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Chris Barnett’s black-belt parents on highlight-reel knockout: ‘Literally, my mom yelled at me’

Chris Barnett, aka “Beastboy,” aka “Huggy Bear,” comes from a family of taekwondo practitioners. Mom and dad are black belts, like he is. His daughter’s rank is brown, and his son’s is orange.

All of this is to say that when he uses a taekwondo technique, how he does it and what it’s called really matters. When he knocked out his first UFC opponent this past Saturday at UFC 268, the folks had notes.

“Literally, my mom yelled at me when I got home,” Barnett said Monday on The MMA Hour. “She was like, ‘Why do they keep calling it a wheel kick? Why do they keep calling it a tornado? It’s a spinning hook-kick. I was like, ‘I’m sorry.’”

The reason it was a hook kick, Barnett explained, is because of the bend in his leg that allowed his heel to get to the back of Gian Villante’s head, knocking him silly and touching off one of the year’s most hilarious post-win celebrations in the octagon.

The spinning-hook kick earned Barnett an extra $50,000 for “Performance of the Night.”

Barnett’s father used to corner him for fights, but a recent stroke left him unable to travel and not able to communicate as well as before. That still didn’t keep him from weighing in on his son’s finishing move.

“When I left, I was like, ‘Hey, I’m going to MSG to fight,’” Barnett said. “And [he said], ‘You need to do you.’ He’s still one of my biggest critics, which is awesome, because he was mad at me that I put my hand down for the spinning hook kick.

“He was like, ‘If you would have done it clean, it would have been down, but good knockout, I guess.’ ... He’s not the same, but it’s still there, especially with me. To be able to show him and be able talk to him about it before, I know, deep down inside, he was like, ‘Yes.’ But outside, it’s like, ‘So, here’s what you’ve got to clean up.’ Still dad at the end of the day.”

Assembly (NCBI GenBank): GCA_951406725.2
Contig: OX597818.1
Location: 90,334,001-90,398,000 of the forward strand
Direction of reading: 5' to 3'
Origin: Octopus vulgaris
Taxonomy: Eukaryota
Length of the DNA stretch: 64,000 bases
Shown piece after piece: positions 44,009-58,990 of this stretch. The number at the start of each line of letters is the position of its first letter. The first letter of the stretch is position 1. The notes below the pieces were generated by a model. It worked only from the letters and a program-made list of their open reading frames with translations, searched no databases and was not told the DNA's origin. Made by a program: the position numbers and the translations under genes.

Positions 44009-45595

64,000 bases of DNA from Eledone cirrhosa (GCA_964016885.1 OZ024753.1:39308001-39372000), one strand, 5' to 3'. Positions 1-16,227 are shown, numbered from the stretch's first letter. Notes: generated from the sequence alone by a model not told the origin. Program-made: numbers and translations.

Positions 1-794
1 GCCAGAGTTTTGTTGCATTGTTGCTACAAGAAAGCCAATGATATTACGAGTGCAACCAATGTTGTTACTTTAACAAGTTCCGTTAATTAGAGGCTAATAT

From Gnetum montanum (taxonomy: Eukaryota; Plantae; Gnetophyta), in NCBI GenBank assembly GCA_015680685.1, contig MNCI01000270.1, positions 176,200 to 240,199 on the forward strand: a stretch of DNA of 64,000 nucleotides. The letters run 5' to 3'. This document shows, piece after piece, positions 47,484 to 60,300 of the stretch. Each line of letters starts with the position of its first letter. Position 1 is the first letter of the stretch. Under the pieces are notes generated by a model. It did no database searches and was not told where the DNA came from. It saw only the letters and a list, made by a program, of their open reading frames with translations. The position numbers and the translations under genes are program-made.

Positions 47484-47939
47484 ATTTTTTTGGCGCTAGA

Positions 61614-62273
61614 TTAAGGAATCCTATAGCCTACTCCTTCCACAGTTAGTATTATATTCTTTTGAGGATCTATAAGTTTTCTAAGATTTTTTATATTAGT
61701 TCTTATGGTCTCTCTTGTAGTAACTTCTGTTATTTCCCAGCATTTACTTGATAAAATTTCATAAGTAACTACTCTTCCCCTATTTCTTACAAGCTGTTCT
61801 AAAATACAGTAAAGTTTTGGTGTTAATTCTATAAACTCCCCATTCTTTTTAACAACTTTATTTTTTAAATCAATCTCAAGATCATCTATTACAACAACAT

Barnett needed something to bring him down after going from MMA journeyman to viral octagon star overnight. Going into the Madison Square Garden event, he had 48,000 followers on Instagram, and he liked to respond to individual fans who inspired him to fight better. Then he woke up on Sunday, and there were a tidal wave of messages waiting.

“Man, things just ain’t the same for gangsters,” he said. “It’s wild. It’s drastically changed. I literally gained 100,000 followers overnight. I was trying to keep up with my Instagram, and I’m at the point now where I’m ready to delete all of it. I can’t keep up with everything.”

It was a heck of a way to start winning in the UFC, and yet Barnett is determined not to get too ahead of himself. He is 22-7 as a professional, with stints in fight promotions big and small around the world. In the world’s biggest one, however, he is 1-1.

“My whole thing is, I really feel like I have a huge advantage,” he said. “I feel like somebody was able to hit the reset button on myself, but I was able to bring the knowledge before I hit the reset button. I feel like ‘Ultron’ – they try to get rid of me, but I still have what you tried to get rid of me with right here. With what I’m doing now, I’m actually training like a fighter. I don’t want to take away from anything that I’ve done in the past with anybody else, but I’ve never trained like an actual fighter. Now, I’m training like an actual fighter, and the results are showing.”

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